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Speed caused by a spring.

  1. Sep 29, 2016 #1
    I accidentally posted over in general questions before seeing that wasn't the proper place for this type of question. I'm not looking for the answer, as I have that available. I'm just trying to understand part of the process here.

    Question:
    At a waterpark, sleds with riders are sent along a slippery, horizontal surface by the release of a large compressed spring. The spring, with force constant k = 40.0 N/cm and negligible mass, rests on the frictionless horizontal surface. One end is in contact with a stationary wall. A sled and rider with total mass 70.0 kg are pushed against the other end, compressing the spring 0.375 m. The sled is then released with zero initial velocity. What is the sled's speed when the spring (a) returns to its uncompressed length and (b) is still compressed 0.200 m?

    Solution is attached.

    My problem:
    In part a, I understand that "Wspr = (1/2 kx22 - 1/2 kx12)", but I don't understand why it's equal to "- (1/2 kx22 - 1/2 kx12)". The solution says: "The force the spring exerts on an object attached to it is F = -kx so the work the spring does is Wspr = - (1/2 kx22 - 1/2 kx12)".

    How does the Force being -kx directly related to the spring's total work value also being negative?
     

    Attached Files:

  2. jcsd
  3. Sep 30, 2016 #2

    Simon Bridge

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    Without the minus sign out front, the work done on the sled would be negative ... so the sled would lose kinetic energy. Does that make sense?

    A better approach is to say that energy stored in the spring is converted to kinetic energy in the sled... then you do not need the work-energy stuff, and the signs come out right automatically.
     
    Last edited: Sep 30, 2016
  4. Sep 30, 2016 #3
    I think I see what you mean. You're saying simply just to take 1/2 kx2: 1/2(4000N/m)(-0.375)2, which yields 281.25 J or roughly 281J?

    From there, I know that there's 0 velocity at the instant of release, so K1 is 0. Total work done is simply the kinetic energy K2, which is equal to 281J. Therefore, with the kinetic energy formula:

    281 J
    = 1/2 mv2
    281/(35) = v2
    2.83 m/s = v

    The solution I was provided with really is a lot more readable if I skip that big line that I was having trouble with! Thanks.
     
  5. Sep 30, 2016 #4

    Simon Bridge

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    I am saying that when you write:
    ... then you are saying that when the spring decompresses in part (a) the sled would lose kinetic energy.
    Does this make sense?
    What do you conclude about the expression you wrote?

    I was guessing that this was how came to talk like this:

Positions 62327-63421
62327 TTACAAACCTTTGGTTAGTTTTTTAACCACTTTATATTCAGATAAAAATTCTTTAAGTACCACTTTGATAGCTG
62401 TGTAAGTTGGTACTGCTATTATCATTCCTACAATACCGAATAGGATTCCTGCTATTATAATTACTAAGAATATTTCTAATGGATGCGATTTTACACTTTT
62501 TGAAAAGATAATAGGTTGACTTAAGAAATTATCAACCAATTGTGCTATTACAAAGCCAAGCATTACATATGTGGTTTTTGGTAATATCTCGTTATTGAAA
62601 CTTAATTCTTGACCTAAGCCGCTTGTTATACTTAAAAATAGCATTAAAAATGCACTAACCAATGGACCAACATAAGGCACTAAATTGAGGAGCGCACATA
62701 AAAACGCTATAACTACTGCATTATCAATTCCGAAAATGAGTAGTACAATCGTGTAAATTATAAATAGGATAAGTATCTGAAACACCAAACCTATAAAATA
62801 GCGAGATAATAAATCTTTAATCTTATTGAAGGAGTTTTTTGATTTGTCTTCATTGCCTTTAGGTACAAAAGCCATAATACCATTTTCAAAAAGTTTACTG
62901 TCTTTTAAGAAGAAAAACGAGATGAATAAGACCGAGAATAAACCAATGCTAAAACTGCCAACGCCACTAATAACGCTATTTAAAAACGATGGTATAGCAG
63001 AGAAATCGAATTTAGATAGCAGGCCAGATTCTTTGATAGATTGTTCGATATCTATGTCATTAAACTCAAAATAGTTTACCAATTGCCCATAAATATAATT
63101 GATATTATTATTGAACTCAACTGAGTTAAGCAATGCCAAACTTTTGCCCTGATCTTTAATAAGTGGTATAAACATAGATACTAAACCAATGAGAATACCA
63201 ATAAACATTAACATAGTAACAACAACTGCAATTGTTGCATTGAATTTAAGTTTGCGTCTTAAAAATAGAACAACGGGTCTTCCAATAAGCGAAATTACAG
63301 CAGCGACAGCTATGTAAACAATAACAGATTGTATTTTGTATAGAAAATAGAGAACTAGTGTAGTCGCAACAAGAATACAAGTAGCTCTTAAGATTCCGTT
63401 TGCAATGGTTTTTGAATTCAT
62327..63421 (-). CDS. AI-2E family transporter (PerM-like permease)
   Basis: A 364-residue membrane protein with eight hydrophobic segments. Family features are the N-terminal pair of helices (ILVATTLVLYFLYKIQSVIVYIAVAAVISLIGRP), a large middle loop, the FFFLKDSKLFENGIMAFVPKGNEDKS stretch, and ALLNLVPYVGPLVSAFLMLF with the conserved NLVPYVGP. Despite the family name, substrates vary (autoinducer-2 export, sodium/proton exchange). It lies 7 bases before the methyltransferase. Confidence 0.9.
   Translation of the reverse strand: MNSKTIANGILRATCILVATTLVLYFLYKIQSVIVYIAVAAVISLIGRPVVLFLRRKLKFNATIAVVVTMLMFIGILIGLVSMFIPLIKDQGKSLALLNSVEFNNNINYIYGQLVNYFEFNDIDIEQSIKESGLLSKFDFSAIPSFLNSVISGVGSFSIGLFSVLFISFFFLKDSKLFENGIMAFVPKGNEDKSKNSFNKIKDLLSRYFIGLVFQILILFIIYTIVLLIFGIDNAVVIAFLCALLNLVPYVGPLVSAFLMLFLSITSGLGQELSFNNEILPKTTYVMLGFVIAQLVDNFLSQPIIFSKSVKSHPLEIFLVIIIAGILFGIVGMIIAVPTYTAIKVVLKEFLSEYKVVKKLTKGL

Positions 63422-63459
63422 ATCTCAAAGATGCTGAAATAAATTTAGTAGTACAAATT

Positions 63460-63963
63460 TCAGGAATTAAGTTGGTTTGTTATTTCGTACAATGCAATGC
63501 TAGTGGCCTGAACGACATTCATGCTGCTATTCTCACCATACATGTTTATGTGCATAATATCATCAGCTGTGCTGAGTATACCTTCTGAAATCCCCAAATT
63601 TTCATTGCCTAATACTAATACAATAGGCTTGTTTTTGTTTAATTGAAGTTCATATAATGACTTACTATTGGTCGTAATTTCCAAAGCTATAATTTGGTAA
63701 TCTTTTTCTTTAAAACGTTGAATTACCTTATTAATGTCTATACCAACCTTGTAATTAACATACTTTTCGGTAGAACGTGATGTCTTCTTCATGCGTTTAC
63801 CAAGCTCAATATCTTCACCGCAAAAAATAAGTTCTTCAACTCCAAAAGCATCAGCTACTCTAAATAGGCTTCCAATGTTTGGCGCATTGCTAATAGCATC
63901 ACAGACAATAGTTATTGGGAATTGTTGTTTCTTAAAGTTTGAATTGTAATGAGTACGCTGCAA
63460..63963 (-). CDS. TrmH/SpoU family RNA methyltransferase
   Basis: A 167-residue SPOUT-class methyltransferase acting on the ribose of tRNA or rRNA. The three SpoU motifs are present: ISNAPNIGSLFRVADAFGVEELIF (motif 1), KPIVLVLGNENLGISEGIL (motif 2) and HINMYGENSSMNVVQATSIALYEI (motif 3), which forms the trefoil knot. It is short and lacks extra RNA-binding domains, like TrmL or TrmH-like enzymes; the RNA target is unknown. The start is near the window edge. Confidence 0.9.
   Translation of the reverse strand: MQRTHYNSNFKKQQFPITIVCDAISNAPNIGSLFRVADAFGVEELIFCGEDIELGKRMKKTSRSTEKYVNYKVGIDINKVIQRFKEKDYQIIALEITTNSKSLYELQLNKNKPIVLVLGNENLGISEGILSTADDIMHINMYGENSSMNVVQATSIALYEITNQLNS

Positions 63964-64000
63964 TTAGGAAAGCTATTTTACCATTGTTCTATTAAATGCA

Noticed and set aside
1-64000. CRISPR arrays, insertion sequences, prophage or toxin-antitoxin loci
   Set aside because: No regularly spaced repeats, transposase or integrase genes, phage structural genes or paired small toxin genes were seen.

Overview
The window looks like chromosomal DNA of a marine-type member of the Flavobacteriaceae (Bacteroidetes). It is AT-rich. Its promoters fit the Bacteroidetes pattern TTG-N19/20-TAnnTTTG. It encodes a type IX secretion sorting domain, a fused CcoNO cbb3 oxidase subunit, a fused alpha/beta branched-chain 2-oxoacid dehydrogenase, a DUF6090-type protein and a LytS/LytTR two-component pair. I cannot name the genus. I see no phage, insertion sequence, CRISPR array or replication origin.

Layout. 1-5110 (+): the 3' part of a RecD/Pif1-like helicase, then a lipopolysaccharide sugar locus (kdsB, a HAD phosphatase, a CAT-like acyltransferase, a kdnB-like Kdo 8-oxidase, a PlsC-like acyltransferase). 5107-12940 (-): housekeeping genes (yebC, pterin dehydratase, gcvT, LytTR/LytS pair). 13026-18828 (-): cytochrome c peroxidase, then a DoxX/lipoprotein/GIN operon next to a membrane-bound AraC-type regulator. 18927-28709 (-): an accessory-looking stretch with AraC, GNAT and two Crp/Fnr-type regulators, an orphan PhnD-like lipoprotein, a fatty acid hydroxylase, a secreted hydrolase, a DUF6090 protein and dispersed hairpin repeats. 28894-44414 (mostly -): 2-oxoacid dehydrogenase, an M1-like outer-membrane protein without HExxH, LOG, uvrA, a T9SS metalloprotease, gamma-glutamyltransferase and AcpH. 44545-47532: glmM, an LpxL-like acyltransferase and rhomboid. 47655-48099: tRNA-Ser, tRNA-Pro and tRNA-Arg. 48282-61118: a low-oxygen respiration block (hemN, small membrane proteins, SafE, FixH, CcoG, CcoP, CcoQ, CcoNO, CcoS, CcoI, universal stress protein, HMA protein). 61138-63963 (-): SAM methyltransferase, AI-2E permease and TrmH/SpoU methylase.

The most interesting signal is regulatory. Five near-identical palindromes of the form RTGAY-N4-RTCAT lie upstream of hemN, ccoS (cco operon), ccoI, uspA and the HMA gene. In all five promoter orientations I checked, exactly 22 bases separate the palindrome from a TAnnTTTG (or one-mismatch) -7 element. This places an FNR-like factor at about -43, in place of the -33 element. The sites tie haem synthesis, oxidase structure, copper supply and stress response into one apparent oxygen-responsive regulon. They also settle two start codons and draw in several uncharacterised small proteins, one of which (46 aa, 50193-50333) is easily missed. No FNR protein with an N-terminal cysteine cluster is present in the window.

What's changed here is that the second expression has an extra minus sign.
    This minus sign does not mean the work is negative overall though. In fact it cannot mean that.

    I was trying to guide your thinking about the physics before tackling the question you asked, which was:
    The answer to your question is that it is because work is force times distance, and the expression for force has a minus sign in front, the expression for distance does not, so the expression for work must be end up with a minus sign out front.

    The reason the force is has the minus sign is that it points in the opposite direction to the +x direction... it indicates the direction the force acts in. The sign for work shows you the direction that energy flows.

    It's like we can say the force of gravity is ##F = -mg## (ie the force points "down" and "up" is positive), when something falls from ##y_1## to ##y_2## under gravity, then gravity does ##W=-mg(y_2-y_1)## work. See how the minus sign got in front there? Same with the spring equation.

    This work is positive because ##y_1>y_2##.

    If the object was lifted from ##y_1## to ##y_2## then the work is negative, because ##y_1<y_2##.

    The last comment is that these problems are usually best completed by considering the energy transformations involved, then constructing the equation that describes the transformation, rather than trying to remember which euation is the right one and getting it the right way around and so on.
     
  6. Sep 30, 2016 #5

    haruspex

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    The spring starts with PE ##\frac 12 kx_1^2## and finishes with PE ##\frac 12 kx_2^2##. The work done by the spring is its reduction in PE, ##\frac 12 kx_1^2-\frac 12 kx_2^2##
     
  7. Sep 30, 2016 #6

    Simon Bridge

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    ... which is ##W=-\Delta PE## ... the question (post #1) was, how does ##F=-kx## lead to that?
    What the minus sign means is a common confusion.
     
  8. Oct 1, 2016 #7

    haruspex

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    The minus sign in F=-kx expresses that the force exerted by the spring is opposite in direction to the displacement from the equilibrium position. Thus the work done by the spring when the displacement changes from a to b is ##\Delta W=\int_a^b\vec F.\vec{dx}=-k\int _a^b\vec x.\vec{dx}=-k\frac 12(b^2-a^2)##.
     
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